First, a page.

Low-dose computed tomography screening in older patients with a heavy-smoking history can be viewed as an opportunity to screen for smoking-related illnesses and not just for lung cancer. Within the National Lung Screening Trial, 24.1% of all deaths were attributed to lung cancer, but there were significant competing causes of mortality in this patient population. Cardiovascular illness caused 24.8% of deaths. Other neoplasms were listed as the cause of death in 22.3%, and respiratory illness was the cause of death in 10.4%. All of these illnesses might be attributed to smoking. Low-dose computed tomography of the thorax may provide information about these diseases, which could be used to guide therapeutic intervention and, hopefully, alter the courses of these diseases. Information about coronary artery calcification, chronic obstructive pulmonary disease, and potential extrapulmonary malignancy should be provided in the report of the screening examination. This must be balanced against the risk of the burden of false-positive findings and the costs, both psychological and financial, associated with additional investigative evaluations.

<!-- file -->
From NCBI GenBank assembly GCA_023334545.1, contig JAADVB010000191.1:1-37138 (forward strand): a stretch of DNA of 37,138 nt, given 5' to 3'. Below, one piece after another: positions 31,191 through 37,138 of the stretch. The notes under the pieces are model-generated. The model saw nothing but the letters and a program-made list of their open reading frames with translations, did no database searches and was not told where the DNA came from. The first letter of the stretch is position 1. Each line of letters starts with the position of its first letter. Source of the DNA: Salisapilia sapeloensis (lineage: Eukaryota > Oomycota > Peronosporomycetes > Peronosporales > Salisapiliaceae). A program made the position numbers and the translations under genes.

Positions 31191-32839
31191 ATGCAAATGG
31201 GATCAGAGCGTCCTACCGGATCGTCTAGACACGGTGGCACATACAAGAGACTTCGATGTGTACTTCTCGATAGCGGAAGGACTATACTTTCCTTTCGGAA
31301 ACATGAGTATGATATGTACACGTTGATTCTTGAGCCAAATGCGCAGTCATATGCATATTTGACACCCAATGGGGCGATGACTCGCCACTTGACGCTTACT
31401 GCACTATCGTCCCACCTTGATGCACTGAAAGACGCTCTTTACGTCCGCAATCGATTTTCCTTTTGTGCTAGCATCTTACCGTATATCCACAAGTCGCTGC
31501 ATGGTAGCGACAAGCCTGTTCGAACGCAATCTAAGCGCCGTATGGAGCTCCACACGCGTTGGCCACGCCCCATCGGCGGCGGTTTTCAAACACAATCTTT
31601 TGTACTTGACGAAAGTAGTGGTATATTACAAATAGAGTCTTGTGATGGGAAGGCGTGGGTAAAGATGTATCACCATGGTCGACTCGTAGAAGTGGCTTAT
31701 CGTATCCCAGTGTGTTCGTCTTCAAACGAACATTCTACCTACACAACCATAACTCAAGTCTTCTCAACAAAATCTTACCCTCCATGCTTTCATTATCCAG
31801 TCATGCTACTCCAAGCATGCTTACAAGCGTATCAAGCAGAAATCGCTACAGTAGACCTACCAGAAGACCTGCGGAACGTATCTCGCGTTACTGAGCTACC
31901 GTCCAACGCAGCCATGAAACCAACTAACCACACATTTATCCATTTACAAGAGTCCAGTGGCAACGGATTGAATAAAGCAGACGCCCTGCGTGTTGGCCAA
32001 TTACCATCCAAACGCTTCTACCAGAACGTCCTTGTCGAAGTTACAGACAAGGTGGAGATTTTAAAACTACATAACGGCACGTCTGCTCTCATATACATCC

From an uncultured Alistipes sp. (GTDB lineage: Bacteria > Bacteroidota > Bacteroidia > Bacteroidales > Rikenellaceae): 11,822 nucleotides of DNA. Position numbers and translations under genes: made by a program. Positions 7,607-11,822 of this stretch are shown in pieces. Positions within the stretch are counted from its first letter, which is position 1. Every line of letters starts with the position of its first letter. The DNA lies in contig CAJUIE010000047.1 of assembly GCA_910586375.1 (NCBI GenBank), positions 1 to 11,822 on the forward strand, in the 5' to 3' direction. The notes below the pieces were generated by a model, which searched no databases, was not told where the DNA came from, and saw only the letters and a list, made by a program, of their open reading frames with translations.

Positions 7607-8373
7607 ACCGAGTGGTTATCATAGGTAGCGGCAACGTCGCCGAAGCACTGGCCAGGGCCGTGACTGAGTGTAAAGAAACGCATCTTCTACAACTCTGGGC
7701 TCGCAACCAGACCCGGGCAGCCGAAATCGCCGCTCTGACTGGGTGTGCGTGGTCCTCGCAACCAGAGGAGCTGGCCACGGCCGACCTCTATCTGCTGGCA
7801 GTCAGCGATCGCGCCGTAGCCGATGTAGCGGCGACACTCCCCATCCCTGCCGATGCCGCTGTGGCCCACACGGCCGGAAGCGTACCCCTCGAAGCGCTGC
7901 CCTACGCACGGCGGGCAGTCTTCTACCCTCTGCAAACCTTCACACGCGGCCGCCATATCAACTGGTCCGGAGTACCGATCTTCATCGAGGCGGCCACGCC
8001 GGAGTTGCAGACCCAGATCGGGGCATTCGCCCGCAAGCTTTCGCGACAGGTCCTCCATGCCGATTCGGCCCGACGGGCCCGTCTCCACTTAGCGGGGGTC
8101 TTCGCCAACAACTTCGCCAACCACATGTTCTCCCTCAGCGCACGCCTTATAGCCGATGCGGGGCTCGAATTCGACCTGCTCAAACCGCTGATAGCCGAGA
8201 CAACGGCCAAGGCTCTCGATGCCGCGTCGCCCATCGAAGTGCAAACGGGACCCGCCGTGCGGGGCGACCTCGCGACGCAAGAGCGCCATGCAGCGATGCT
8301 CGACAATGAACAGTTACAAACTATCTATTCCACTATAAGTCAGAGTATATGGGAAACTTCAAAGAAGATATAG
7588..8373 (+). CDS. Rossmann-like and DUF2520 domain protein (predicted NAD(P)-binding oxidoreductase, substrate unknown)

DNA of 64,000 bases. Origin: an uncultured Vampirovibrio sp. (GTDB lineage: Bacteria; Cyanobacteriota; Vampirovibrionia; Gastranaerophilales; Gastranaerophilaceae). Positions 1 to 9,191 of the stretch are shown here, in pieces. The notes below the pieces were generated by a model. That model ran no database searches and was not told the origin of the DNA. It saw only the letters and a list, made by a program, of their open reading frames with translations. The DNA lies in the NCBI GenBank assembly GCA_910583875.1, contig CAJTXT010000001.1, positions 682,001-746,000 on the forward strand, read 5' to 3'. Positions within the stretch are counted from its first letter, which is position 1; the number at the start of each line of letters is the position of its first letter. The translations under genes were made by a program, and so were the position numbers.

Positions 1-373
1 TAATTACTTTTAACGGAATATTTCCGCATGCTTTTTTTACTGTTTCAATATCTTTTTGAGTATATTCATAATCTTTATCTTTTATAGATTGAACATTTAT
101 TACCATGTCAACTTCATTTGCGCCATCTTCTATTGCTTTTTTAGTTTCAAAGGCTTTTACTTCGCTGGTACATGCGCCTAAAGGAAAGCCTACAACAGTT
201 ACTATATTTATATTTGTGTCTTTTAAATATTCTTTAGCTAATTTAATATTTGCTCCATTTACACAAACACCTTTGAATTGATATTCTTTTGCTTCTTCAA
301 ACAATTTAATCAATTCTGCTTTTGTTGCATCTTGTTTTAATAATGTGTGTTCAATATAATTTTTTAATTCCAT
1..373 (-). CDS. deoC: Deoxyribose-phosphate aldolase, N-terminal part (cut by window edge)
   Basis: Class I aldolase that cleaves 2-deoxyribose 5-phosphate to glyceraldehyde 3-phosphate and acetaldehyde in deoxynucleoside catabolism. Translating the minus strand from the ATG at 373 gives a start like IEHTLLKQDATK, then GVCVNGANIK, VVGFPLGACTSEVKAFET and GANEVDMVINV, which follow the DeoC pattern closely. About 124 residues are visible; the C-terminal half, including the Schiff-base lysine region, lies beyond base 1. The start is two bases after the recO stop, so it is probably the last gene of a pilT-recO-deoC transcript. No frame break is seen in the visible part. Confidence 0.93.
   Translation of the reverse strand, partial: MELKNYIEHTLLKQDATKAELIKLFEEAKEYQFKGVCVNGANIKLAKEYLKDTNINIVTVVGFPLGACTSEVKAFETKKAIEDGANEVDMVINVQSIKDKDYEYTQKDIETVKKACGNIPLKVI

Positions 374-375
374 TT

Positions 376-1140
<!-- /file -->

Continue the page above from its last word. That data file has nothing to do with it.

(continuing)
*Department of Radiology, Wake Forest Health Sciences Center, Medical Center Boulevard, Winston-Salem, NC
†Department of Medical Imaging, Toronto General Hospital, Toronto, ON, Canada
The authors declare no conflicts of interest.
Reprints: Caroline Chiles, MD, Department of Radiology, Wake Forest Health Sciences Center, Medical Center Boulevard, Winston-Salem, NC 27157 (e-mail: firstname.lastname@example.org).